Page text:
Fairfax reports Jackson sent the letter out of anger over how the council has been managing the museum plans.

(2) MIRRY CHRISTMUS. Adweek tells how “Air New Zealand’s Christmas Ad Takes the Piss Out of Its Own Country’s Accent”.

Deck the halls! It’s yet another ad in which the fictional inner workings of Santa’s workshop are imagined in elaborate detail. This time around, Santa is a kind of corporate virtuoso, seated behind a desk, where he takes direct calls from kids and manages linguistic switching with finesse while a fawning elf takes notes on a tablet.

Chinese? No sweat.

Then the New Zealanders start dialing in. What kind of kid asks for a new beard, a biscuit ball or an ear plane?

 

(3) MARKET DAY. The “SFWA Market Report For December” begins with —

NEW MARKETS

Factor Four Magazine
If This Goes On
Kferrin.com
Ogrezine

(4) DON’T GET ‘LOST IN SPACE’. “This Spacesuit Comes with a “Take Me Home” Button” — a patent has been filed.

The system can operate the jet pack autonomously or give the astronaut directions with a combination of visual, auditory and sensory cues through a web of sensors and a helmet visor display. If something were to happen during a spacewalk (also known as an Extravehicular Activity, or EVA) the self-return system can be initiated by the astronaut, a space station crewmember or mission control.

Draper’s “take me home” system features options. According to the patent, the spacesuit’s sensors can be configured to monitor movement, acceleration and relative position of the crewmember to a fixed object, such as an accompanying orbiting spacecraft. The navigation, guidance and control modules can also accommodate various scenarios. For instance, the navigation module can be configured using GPS, vision-aided navigation or a star-tracker system. To improve the astronaut’s positioning and orientation, Draper has developed software that fuses data from vision-based and inertial navigation systems and benefits from the advantages of both sensing approaches.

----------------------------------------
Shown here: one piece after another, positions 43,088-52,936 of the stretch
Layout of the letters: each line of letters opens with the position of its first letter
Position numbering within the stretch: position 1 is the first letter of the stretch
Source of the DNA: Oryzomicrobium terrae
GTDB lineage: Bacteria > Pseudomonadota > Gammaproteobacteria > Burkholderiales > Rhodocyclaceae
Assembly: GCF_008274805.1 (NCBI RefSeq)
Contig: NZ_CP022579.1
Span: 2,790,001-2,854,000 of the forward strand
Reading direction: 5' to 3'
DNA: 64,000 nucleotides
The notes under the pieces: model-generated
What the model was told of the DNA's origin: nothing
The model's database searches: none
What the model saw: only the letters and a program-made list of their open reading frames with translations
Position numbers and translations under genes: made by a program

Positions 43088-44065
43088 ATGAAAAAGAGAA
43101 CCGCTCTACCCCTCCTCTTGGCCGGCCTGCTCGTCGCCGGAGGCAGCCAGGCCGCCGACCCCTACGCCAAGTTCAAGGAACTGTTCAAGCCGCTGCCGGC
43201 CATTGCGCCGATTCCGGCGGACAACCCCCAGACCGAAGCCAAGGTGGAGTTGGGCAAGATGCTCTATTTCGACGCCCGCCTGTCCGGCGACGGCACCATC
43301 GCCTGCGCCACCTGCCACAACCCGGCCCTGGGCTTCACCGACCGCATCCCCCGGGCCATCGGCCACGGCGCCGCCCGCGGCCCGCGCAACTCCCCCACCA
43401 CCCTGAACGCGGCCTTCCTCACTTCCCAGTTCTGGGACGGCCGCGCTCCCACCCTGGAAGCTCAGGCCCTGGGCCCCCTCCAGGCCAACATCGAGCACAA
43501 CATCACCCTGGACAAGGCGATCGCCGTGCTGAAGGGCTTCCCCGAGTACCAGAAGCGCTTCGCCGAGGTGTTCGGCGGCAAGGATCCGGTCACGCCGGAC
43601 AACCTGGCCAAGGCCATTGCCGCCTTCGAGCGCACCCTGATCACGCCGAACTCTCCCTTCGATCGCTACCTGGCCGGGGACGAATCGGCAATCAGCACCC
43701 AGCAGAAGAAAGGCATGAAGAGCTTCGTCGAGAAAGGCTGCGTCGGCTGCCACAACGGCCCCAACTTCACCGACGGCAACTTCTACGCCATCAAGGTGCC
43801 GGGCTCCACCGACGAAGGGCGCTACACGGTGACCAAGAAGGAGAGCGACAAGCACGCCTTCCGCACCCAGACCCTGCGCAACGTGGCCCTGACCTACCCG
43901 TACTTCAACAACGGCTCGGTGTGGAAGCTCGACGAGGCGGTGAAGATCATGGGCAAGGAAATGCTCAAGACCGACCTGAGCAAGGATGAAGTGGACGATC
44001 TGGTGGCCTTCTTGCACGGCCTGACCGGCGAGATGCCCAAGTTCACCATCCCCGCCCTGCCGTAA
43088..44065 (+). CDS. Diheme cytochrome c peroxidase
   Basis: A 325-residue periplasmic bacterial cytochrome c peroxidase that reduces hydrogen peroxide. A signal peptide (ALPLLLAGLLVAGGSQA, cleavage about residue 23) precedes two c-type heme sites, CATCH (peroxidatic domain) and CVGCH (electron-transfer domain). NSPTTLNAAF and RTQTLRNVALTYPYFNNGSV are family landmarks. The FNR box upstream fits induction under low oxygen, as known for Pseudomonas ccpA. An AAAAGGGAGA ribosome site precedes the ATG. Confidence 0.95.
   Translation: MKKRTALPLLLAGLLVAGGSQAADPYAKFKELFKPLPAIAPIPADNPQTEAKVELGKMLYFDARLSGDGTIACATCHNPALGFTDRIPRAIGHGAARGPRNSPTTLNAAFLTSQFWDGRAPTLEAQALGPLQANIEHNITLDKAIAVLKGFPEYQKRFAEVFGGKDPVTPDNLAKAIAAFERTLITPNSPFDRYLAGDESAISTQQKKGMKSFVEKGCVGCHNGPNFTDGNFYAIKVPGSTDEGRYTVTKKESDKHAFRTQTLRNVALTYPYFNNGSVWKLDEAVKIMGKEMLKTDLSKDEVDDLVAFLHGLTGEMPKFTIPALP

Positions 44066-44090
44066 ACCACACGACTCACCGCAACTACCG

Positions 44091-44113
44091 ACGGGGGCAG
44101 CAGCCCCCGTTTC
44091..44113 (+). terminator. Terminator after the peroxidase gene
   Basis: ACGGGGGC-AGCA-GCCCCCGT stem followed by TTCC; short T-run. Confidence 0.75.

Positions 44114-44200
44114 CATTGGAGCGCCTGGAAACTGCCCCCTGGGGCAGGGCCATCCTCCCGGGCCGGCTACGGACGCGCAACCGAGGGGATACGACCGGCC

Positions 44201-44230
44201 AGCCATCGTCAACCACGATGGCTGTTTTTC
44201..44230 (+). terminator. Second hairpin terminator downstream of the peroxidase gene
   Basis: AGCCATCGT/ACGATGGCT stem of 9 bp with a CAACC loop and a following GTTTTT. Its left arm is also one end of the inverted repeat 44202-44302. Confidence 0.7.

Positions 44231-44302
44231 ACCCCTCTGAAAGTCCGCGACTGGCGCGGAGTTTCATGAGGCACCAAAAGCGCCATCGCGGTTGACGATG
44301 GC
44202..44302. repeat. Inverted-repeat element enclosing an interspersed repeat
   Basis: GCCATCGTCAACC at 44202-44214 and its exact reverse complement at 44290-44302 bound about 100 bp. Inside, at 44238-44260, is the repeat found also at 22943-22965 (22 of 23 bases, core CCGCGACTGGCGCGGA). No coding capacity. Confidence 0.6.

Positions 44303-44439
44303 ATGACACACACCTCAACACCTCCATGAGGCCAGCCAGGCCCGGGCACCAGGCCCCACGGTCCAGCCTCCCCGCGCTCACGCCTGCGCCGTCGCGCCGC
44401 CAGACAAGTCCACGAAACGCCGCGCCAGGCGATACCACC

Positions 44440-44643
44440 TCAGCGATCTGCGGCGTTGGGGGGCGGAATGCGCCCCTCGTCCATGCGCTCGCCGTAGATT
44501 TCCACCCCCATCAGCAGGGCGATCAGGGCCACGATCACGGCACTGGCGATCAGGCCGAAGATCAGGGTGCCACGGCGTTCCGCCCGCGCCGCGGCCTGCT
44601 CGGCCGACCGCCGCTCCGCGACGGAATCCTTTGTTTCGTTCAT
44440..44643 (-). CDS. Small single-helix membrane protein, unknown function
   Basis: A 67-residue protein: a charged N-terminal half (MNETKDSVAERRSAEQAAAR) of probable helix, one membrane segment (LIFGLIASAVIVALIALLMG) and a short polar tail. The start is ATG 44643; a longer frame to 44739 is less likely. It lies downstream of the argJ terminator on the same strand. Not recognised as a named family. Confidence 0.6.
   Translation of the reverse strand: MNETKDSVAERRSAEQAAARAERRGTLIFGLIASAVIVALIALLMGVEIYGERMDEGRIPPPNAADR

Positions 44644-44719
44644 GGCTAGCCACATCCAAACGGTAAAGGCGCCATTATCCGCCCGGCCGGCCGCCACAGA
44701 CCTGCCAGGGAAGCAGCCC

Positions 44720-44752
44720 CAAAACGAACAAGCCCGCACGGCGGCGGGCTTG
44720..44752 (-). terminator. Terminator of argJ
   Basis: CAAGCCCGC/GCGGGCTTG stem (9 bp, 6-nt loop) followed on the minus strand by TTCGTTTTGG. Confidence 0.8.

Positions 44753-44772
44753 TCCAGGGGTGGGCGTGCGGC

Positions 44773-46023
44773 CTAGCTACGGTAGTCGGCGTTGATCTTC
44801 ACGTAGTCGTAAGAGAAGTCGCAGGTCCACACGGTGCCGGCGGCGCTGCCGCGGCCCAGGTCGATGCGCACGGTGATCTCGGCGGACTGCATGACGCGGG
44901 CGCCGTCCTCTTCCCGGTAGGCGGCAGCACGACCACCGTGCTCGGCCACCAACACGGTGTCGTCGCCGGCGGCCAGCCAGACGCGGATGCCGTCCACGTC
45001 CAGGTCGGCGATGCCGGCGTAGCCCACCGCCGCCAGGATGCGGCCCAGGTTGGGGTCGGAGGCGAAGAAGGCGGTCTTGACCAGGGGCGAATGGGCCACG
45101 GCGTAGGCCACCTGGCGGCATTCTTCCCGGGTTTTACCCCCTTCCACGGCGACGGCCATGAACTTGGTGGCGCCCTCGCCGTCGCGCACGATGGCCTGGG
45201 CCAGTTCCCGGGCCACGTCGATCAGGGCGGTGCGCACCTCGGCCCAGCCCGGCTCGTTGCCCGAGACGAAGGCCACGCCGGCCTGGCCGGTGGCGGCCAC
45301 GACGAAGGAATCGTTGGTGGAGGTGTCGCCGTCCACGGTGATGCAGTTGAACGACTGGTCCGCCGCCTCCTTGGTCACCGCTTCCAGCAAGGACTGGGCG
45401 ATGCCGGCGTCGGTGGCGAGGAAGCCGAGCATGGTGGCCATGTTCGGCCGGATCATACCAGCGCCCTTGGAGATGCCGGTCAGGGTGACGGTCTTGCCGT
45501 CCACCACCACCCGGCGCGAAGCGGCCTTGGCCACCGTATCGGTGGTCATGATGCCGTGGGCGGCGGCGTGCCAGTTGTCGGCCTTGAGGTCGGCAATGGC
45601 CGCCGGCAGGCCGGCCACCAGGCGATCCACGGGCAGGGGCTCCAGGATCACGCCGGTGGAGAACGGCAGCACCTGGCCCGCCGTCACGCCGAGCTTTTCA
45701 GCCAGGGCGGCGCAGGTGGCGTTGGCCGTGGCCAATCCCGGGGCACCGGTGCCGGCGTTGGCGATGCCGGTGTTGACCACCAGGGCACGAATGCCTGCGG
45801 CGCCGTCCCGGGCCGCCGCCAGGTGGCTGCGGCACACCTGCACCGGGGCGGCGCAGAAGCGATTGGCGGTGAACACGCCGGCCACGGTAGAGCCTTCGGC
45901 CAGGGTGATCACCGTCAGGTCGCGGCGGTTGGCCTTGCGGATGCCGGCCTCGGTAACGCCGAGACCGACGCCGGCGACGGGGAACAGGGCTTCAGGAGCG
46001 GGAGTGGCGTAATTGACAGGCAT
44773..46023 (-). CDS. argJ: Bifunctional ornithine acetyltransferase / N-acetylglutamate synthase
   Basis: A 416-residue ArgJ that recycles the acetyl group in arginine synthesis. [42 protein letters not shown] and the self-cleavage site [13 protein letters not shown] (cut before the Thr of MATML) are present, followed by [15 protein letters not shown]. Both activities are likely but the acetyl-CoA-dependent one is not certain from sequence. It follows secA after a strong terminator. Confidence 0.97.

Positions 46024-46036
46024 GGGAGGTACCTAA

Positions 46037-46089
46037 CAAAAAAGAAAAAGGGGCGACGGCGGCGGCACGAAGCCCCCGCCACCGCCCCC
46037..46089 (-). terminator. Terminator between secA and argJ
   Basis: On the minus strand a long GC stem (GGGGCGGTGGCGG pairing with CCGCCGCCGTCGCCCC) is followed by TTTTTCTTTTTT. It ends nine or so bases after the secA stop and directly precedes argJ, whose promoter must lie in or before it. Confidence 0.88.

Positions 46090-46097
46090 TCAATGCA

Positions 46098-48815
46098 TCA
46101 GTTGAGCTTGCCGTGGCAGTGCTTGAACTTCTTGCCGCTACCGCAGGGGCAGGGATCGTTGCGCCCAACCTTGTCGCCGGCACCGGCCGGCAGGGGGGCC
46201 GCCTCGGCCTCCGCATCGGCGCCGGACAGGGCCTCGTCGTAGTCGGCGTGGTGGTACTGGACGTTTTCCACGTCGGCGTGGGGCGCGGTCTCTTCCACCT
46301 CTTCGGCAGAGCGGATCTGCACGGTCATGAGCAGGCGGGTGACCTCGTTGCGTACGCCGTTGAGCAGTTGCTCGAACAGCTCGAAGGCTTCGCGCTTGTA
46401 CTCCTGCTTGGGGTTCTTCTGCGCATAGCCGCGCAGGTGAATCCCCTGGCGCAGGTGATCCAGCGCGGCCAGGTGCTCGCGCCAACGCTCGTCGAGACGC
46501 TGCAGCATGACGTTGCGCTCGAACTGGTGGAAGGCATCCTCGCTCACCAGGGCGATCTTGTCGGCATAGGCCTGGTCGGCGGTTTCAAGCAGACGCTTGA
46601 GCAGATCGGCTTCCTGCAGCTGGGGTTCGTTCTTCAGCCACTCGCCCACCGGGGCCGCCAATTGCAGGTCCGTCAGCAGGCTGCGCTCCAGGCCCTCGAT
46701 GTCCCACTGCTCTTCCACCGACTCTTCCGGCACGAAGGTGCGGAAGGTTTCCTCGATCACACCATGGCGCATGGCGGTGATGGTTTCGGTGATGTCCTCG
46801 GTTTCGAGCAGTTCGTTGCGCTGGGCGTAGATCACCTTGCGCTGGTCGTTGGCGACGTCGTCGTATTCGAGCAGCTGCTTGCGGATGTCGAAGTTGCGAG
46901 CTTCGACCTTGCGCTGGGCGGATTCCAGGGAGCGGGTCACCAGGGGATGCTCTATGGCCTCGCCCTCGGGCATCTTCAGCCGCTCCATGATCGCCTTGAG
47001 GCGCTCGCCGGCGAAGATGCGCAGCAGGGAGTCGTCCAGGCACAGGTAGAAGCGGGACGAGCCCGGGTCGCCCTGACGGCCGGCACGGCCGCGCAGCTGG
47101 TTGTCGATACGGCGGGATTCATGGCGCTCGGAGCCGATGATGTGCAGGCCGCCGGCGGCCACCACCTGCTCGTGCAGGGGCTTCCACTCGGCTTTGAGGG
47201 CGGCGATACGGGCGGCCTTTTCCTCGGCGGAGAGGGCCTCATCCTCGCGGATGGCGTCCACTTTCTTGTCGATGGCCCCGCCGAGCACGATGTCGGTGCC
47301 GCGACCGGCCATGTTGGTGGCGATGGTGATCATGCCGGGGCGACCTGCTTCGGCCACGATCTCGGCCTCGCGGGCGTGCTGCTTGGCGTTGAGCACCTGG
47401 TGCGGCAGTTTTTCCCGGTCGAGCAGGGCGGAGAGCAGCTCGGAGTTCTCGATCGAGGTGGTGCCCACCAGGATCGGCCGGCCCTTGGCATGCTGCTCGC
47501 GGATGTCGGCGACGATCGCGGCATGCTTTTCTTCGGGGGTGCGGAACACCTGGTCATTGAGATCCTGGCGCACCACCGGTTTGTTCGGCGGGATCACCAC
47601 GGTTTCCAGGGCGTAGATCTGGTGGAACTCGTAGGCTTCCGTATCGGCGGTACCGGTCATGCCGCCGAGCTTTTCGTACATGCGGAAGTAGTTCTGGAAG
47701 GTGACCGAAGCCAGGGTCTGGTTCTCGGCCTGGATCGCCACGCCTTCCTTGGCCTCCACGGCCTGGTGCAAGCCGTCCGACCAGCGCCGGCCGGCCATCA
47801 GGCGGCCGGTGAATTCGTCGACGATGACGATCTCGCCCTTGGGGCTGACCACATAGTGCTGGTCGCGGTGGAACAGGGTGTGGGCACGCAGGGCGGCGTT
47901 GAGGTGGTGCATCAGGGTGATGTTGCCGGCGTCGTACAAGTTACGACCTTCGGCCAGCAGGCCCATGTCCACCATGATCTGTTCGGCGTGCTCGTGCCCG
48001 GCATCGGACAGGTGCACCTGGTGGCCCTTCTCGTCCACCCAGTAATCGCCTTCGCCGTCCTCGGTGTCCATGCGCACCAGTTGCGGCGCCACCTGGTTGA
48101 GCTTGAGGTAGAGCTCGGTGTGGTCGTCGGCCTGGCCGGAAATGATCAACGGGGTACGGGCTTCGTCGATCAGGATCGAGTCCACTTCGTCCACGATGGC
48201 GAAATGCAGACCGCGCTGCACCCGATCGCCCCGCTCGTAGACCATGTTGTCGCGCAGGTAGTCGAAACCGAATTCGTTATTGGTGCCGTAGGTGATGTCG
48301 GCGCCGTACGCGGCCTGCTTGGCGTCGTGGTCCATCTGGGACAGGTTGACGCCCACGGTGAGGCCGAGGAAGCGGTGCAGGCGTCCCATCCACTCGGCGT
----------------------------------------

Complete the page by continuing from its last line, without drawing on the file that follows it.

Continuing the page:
(5) NPR PICKS. The 374 books in “NPR’s Book Concierge, Our Guide To 2017’s Great Reads” include 54 in the science fiction and fantasy category.

(6) WINTER JACKETS. Six SFF wrappers made a Bookish list of “The Best Book Covers of 2017”.

People say you shouldn’t judge books by their covers, but here at Bookish we’re not just readers—we’re cover-judging-rebels. As 2017 draws to a close, we wanted to pay homage to the incredible designs that stood out on bookstore shelves like works of art. Are you a rebel too? Let us know what your favorite covers of 2017 were!

But where are the covers from McEdifice Returns, I ask you?

(7) DID YOU HEAR THAT? As John Brunner said in The Shockwave Rider, “The Future arrived too soon and in the wrong order.” Gizmodo’s Adam Clark Estes argues “Don’t Buy Anyone an Echo”.

Let me make this point dreadfully clear, though: Your family members do not need an Amazon Echo or a Google Home or an Apple HomePod or whatever that one smart speaker that uses Cortana is called. And you don’t either. You only want one because every single gadget-slinger on the planet is marketing them to you as an all-new, life-changing device that could turn your kitchen into a futuristic voice-controlled paradise. You probably think that having an always-on microphone in your home is fine, and furthermore, tech companies only record and store snippets of your most intimate conversations. No big deal, you tell yourself.

Actually, it is a big deal. The newfound privacy conundrum presented by installing a device that can literally listen to everything you’re saying represents a chilling new development in the age of internet-connected things. By buying a smart speaker, you’re effectively paying money to let a huge tech company surveil you. And I don’t mean to sound overly cynical about this, either. Amazon, Google, Apple, and others say that their devices aren’t spying on unsuspecting families. The only problem is that these gadgets are both hackable and prone to bugs.

(8) DARK INSIDE, Find out more about the new Netflix Dark series, including spoilers, in Camestros Felapton’s Dark Debrief”.